When I was 15, I used to stay up late to watch Grey’s Anatomy. I would watch the show in its entirety on television, sometimes with my mom. Later that night, I would sneak out after pretending to go to bed, open an incognito window on my computer and rewatch every moment of Callie Torres’ bisexual journey. I rewatched kiss after kiss, I delved into the depths of 2009-Tumblr for terrible quality gifs and fanart, and I discovered slash fic. In the span of 6 months, I realized that my interest in the subject wasn’t curiosity — it was an awakening. I was watching a story I could relate to unfold in front of me for the first time in my life, and I had no idea what to do with that information.
I was embarrassed, ashamed and painfully intrigued. I took in every piece of Callie/Arizona media I could find and, eventually, found myself on AfterEllen.com. I remember so clearly the first time that I discovered the AfterEllen Top 100 and realized that I wasn’t the only woman-loving-woman on the planet. (Yes, at 15 I hadn’t ever met another queer woman that was out to me.)
As I moved through the world learning about my newly-claimed identity, I was glued to queer-woman-focused media outlets. Places like AutoStraddle, The Advocate and AfterEllen sustained me. I found other shows with queer women in them and made a binge-watch list that 22-year-old me would be in awe of. I watched everything I could possibly find with queer women in it. Throughout this process, AfterEllen guided me. With Dorothy Snarker’s recaps, Trish Bendix’s Morning Brew (especially Lesbianish TV), and AfterEllen’s notorious roundtables, I kept up my media habits and decided to go into media criticism professionally.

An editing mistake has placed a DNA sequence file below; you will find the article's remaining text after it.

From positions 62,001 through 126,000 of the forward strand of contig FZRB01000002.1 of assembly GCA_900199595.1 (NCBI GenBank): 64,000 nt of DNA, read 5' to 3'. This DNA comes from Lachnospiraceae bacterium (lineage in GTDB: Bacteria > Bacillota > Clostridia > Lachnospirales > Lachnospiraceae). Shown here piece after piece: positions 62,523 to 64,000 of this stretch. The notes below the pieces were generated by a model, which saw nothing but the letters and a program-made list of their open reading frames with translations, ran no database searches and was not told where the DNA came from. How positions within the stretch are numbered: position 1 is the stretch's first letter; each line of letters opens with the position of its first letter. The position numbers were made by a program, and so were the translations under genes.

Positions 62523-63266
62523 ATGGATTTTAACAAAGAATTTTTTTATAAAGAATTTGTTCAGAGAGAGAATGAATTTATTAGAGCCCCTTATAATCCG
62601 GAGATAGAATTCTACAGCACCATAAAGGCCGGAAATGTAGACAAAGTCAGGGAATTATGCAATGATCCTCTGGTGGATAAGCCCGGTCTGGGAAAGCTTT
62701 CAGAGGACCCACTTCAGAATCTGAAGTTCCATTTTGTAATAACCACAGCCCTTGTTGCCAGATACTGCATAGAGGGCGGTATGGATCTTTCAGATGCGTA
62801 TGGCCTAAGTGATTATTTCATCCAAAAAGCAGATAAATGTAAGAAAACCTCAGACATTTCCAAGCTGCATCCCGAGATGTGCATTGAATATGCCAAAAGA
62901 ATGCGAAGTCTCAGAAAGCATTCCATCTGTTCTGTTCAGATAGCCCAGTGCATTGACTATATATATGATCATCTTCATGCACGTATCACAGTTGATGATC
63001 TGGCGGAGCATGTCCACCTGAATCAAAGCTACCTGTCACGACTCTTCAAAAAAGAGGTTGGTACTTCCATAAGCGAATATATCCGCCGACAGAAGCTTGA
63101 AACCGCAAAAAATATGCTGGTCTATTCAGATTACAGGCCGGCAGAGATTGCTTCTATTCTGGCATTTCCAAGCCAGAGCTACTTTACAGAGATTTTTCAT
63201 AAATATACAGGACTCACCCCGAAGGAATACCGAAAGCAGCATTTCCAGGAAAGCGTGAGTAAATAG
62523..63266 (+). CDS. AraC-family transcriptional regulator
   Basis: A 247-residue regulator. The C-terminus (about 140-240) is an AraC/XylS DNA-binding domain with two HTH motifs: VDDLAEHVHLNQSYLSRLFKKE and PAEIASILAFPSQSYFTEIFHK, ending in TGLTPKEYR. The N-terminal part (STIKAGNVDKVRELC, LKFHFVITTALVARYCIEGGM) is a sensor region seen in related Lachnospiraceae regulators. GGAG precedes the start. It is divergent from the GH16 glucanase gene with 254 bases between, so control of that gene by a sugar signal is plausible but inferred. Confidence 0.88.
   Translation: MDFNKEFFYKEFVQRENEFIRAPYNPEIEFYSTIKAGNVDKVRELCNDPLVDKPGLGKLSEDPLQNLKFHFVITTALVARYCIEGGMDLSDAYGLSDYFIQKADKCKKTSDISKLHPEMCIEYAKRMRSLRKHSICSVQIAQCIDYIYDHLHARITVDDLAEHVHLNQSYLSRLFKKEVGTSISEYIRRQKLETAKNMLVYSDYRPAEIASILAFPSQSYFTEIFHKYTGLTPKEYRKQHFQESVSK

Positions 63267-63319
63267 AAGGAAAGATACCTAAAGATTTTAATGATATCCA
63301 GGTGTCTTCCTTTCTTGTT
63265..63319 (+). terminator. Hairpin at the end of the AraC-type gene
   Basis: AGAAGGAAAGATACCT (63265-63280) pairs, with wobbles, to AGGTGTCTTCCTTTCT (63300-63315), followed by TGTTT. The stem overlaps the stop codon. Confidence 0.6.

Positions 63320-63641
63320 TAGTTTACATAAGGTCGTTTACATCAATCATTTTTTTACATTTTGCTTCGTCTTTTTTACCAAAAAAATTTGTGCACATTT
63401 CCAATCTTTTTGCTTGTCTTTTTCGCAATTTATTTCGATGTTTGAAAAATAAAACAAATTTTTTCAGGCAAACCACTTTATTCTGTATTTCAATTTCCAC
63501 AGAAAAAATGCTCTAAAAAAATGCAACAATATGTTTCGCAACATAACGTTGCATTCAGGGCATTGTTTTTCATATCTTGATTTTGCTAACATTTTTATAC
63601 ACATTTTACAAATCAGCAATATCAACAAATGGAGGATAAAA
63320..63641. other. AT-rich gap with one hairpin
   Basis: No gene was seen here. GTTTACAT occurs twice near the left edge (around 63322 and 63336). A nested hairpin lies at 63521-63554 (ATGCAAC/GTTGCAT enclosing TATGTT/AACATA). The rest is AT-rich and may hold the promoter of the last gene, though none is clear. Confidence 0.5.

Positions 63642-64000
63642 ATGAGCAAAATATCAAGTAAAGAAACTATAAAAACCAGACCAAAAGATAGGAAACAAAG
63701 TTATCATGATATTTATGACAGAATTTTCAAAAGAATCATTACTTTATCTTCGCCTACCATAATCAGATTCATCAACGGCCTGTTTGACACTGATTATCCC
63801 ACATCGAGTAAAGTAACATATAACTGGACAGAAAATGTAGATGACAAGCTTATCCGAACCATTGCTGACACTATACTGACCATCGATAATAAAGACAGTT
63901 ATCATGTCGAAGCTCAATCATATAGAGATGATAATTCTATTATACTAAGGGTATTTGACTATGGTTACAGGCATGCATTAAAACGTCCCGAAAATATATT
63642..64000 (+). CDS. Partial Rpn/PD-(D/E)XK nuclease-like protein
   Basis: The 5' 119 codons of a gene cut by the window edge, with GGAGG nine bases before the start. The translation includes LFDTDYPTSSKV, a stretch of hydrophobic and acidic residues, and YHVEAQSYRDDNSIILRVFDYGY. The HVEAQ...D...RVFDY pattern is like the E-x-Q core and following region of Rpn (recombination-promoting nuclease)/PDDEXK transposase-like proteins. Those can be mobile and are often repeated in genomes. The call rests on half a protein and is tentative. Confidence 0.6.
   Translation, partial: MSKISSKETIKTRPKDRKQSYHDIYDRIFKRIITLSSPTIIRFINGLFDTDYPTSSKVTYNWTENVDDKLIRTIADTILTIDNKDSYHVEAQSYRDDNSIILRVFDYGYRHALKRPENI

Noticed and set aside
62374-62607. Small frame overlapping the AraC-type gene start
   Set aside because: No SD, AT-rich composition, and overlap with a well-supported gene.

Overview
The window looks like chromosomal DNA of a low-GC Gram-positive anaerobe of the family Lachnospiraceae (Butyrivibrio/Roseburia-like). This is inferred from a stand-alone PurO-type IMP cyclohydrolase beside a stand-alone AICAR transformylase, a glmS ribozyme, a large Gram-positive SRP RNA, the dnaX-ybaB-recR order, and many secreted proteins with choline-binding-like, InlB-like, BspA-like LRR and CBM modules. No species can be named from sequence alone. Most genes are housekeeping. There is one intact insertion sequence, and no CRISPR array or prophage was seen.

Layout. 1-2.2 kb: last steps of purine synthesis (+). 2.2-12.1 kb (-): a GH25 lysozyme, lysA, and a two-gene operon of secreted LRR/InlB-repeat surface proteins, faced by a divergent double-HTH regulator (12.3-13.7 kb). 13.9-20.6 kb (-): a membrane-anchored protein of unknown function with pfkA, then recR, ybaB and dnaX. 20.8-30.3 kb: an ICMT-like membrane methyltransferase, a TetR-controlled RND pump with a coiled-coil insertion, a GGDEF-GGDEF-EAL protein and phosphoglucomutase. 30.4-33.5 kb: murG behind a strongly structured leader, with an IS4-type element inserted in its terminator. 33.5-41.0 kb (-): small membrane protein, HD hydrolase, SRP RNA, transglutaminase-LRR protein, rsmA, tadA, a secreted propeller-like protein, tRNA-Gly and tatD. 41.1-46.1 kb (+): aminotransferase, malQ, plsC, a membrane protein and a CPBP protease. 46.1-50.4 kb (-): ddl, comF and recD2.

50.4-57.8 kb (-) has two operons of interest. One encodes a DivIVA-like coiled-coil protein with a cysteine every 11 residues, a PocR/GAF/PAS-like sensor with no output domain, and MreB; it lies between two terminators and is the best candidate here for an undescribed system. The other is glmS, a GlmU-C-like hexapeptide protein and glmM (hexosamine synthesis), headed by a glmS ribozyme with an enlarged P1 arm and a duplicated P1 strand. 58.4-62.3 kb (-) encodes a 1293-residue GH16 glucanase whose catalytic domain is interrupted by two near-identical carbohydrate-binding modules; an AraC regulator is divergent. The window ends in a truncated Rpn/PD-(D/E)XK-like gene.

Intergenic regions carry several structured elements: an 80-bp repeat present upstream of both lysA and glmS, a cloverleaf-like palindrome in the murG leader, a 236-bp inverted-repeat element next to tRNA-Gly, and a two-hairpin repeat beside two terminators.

Throughout college, I checked in with AfterEllen and other emerging sites, modeling my own reviews after theirs on my college radio show, in my Gender Studies papers and all over my town’s newspapers. I was convinced that queer-produced, woman-focused media was the future.
Last week, a year out of college and on the path to doing exactly what AfterEllen taught me I could do, I sat down and made a list of my dream publications. The list includes major publications that you’d see on nearly any journalist’s dream list, but AfterEllen was at the top of my list.
On Tuesday, I read Trish Bendix’s heartfelt “Eulogy for the Living” and cried at the laundromat. For years, I’ve followed the site with their thoughtful content, recaps and all great news on queer women. I found my voice through AfterEllen. I learned so much about myself scrolling through the comments section on the site, interacting with the other members of the community and enjoying keeping up with news. In AfterEllen, I finally saw news that felt right for me.
I’ve been writing this piece in my head for 24 hours now, and I’m still not sure that I have the words to explain how shutting down queer, women-focused media outlets cuts me off at the knees. Outlets like AfterEllen give us a space that doesn’t exist often outside of the internet. This space is precious and safe, and it made me feel okay about myself for the first time when I was 15 and every day since then. So, I’m left asking the questions I have been asking for months now, while I watch my queer community being shredded apart by violence: Where do we go from here? What do we do when we don’t feel safe in the real world, and when the internet can no longer provide that space?
The only answer I can come up with is to keep plowing forward. We keep writing, and we keep building the spaces that we need. We work on projects like Bottle Magazine, and we share our stories, perspectives and opinions. We advocate, we create and we support others doing the same work.
Thank you, AfterEllen, for 14 years of queer bliss. You saved me more times than you know.